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Harvard Study Says Gas is Still Too Cheap for Electric Cars to Catch On

By Jacob Brown | July 29, 2011
What would it take to get you into an electric car? Gas prices hitting $4.50 a gallon or more? Researchers at Harvard University say they have found what it will take to make the battery-powered car a mainstay on U.S. roads. A new study titled "Will Electric Cars Transform the U.S. Vehicle Market?" by Henry Lee and Grant Lovellette at Harvard's Kennedy School of Government, outlinines not just the long-term plan to shift more car sales to electric but also the viability of car shoppers paying more for the electric cars. Noted in the study, the researchers found that a plug-in hybrid costs $5377 more than a similar but conventionally powered car, while a battery electric vehicle costs $4819 more. To bridge the price gap, the report says that prices of battery-powered cars have to come down “significantly.” Even then, the report notes that some buyers will likely stick with used cars versus newer electric technology. Paragraphimage In some instances, the study finds that compared with the value customers place on the extended range a gasoline car offers, the price of fuel may have to rise to $4.50 a gallon on the low side and possibly as high as $6 to $8 per gallon in some scenarios for electric cars to start finding widespread popularity. It all comes down to convenience. Whereas a conventional car can travel for 300, 400 or sometimes 500 miles before it needs to pull into a gas station for a fill up, battery powered cars like the 2011 Nissan Leaf can only go 80 or 100 miles before they need a recharge, a process that can take hours. Range has been the problem with electric cars for a hundred years. Electric cars ruled the road around the turn of the 20th century. But the same issue – range between recharges – forced electric cars off the road as the better range of gasoline powered cars found more favor with customers. But as government regulations for higher fuel economy standards take center stage and demand for oil skyrockets, it looks like electric cars have the opportunity to take a foothold in the market. Just maybe not quite yet. Source: Harvard University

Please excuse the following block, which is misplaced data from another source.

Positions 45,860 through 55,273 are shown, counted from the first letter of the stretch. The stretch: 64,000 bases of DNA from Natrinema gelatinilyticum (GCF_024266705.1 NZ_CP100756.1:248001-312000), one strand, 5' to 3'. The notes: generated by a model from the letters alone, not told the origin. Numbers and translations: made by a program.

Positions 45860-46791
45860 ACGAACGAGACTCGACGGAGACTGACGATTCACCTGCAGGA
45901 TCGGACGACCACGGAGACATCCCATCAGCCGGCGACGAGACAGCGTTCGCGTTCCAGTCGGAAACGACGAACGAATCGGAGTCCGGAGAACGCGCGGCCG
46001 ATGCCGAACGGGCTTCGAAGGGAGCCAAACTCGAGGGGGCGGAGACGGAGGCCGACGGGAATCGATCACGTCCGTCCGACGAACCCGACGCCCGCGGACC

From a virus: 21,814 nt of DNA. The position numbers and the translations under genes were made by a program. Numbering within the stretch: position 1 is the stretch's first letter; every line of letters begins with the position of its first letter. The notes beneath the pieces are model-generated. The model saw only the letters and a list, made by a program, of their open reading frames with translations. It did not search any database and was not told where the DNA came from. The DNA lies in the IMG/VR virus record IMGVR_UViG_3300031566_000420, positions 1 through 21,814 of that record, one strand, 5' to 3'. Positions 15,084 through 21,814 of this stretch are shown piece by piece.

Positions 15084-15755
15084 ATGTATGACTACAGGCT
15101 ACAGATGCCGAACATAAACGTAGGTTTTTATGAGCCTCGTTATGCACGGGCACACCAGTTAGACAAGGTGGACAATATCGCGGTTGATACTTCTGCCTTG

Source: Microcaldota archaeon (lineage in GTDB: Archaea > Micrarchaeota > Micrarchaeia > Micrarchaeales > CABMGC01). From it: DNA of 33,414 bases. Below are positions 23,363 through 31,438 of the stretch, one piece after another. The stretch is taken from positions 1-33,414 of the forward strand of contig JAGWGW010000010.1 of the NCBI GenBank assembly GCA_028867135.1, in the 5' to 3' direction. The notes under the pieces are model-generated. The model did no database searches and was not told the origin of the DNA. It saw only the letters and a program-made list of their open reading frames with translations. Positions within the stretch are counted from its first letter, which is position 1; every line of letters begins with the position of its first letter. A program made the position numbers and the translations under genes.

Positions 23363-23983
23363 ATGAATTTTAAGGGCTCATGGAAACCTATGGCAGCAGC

• 2011 Nissan Leaf Front3
  • 2012 Ford Focus Electric Left Side1
 
3 comments
Raymond from the Philippines
Raymond from the Philippines

I want to comment on the Harvard study. It is too shallow because the real situation is the battery is still underdeveloped as far as technology is concerned. The oil industry is actually a world monopoly of energy. CNG is still the best alternative and it is Shell Philippines Exploration SPEX who is blocking the use of CNG here in Manila as the best alternative for energy since it is widely abundant in our country aside from being clean and green. Besides, we still have to discover other earth elements which can outperform Lithium Iron Phosphate batteries in both output and price.

Edmonton Toyota
Edmonton Toyota

While price and operational facilities are the top issues, it's about time that people should think and decide about buying electric vehicles. More buyers imply the possibility of lowered prices for EVs. To solve the issue of range, there's a need to come up with batteries that has strength and longer price. Nevertheless, not only recharging stations should be constructed on strategic locations but also battery changing stores where one need not plug for recharge but it would be a battery changing process.

Mike
Mike

100% torque available at 0rpm - that alone is worth driving an electric car at least once. I don't see why people think we have to have either/or - to me a car is like a stove in the sense that electrics and gas both have their advantages (and certainly people probably have very specific opinions on which they prefer), but both are and should be available. Also, not many households need more than one stove, but many have more than one car - ideally I'd have a little EV for driving back and forth to work, then an awesome gas-guzzling supercar for fun. Thing is though, most people who have driven an EV as a daily driver probably LOVE their cars, and this time you don't have GM making a limited, lease-only run of the coolest little EV-1 that people really wanted and then yanking them back to have them all destroyed.

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